So I think Miller’s kinda right and Mooney is kinda right, even though Mooney is disagreeing with Miller. That’s what makes this issue tricky. Understanding of evolution is different than acceptance of evolution, and have to be measured differently, and the NSB needs to decide whether to measure only one or the other, or both, and whether they ought also to be separately assessing acceptance and understanding of other concepts (like heliocentrism, the germ theory, whether lasers work by focusing sound waves, etc.). I think singling evolution out for such scrutiny is problematic, and reducing science literacy simply to awareness of scientific claims but not to any sort of deeper acceptance of those claims is also problematic.
I don’t think those questions should be settled on blogs, nor by two small workshops organized hastily by NSF. I think research communities focused on science education, science communication, and public understanding of science probably have some reasonable consensus on where to draw these lines regarding science literacy, and I know the research community focused on acceptance and understanding of evolution is working toward some consensus on these issues. I also know that community had no part in the NSF workshop, leaving its assessment needlessly incomplete.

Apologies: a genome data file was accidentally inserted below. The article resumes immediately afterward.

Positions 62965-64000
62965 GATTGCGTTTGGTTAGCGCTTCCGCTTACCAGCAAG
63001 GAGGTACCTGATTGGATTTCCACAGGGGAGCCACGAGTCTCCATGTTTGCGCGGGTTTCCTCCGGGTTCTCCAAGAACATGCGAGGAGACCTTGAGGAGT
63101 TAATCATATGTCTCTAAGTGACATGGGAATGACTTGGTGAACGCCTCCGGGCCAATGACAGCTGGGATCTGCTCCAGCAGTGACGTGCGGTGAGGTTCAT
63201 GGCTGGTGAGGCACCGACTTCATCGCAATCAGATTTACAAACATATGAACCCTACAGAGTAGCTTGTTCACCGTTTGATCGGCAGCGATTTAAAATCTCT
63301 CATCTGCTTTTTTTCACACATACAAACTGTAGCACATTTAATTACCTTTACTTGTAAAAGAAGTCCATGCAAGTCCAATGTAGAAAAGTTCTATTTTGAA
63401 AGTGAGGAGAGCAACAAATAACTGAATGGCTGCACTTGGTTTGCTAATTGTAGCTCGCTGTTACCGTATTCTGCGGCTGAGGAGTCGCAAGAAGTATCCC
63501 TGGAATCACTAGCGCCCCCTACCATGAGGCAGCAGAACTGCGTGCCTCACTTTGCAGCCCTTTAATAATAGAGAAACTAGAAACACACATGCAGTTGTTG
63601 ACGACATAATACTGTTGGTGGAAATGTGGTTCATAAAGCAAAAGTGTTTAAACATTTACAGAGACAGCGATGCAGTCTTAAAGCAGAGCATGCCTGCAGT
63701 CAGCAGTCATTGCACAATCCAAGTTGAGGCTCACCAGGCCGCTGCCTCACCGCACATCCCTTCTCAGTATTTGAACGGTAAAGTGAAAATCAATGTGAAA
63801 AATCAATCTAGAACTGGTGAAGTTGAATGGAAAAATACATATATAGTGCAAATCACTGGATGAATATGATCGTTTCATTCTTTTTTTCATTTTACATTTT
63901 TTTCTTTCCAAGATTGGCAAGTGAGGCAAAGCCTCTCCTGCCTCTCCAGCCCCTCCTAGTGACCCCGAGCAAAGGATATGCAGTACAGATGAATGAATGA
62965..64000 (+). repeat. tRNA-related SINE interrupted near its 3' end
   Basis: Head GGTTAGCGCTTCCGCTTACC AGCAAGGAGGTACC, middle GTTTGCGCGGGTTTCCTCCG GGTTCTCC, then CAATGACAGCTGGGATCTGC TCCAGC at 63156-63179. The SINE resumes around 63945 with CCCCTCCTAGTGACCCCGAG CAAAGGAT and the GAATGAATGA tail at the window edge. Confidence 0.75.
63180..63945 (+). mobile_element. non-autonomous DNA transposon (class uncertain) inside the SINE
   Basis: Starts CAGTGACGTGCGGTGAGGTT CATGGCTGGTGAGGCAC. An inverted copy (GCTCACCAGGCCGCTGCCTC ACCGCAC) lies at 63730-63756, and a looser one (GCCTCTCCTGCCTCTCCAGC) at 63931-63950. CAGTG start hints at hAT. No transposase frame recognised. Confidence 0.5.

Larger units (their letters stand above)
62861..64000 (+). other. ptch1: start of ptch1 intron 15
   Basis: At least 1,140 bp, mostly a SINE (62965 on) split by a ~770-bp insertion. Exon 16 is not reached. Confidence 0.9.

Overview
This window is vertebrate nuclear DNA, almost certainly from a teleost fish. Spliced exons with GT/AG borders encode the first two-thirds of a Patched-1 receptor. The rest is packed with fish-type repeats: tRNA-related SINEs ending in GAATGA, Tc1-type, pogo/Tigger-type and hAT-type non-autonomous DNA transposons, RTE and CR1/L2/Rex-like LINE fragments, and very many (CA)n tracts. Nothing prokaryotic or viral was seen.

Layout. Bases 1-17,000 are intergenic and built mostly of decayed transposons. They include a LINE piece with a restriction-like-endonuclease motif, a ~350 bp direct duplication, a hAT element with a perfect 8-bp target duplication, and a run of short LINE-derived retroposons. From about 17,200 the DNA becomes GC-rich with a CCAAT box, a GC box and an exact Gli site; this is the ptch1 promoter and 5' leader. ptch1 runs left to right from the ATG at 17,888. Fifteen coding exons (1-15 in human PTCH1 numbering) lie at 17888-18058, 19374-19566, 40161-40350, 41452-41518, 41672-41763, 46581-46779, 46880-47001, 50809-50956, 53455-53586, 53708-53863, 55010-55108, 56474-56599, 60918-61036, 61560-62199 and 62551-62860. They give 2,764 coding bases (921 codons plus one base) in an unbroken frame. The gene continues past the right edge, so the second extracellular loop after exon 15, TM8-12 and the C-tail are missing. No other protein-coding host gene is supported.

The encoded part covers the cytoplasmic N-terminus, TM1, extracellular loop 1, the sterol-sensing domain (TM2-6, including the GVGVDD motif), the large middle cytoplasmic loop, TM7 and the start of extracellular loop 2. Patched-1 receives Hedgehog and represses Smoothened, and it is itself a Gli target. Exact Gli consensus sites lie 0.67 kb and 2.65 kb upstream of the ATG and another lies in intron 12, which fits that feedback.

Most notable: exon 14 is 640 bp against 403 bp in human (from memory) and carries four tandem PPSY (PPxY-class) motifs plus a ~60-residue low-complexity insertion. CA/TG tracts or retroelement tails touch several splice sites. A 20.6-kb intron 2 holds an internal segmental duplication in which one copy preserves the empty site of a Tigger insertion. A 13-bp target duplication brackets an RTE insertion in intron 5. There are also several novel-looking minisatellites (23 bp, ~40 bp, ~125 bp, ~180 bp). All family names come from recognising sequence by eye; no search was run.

If the NSB wants to redefine science literacy, and rejigger how science literacy is measured, that’s a fine and worthy goal. I’d rather see that done by commissioning a major report from the NRC, since that’s how these things usually go. The NSF workshops discussed in the last post laid out some interesting options, but by their nature they were assembled quickly, but haste is not a necessity here. The NSB should take the time to get this right, based on a broad consensus of relevant research communities, not just a couple of brief workshops.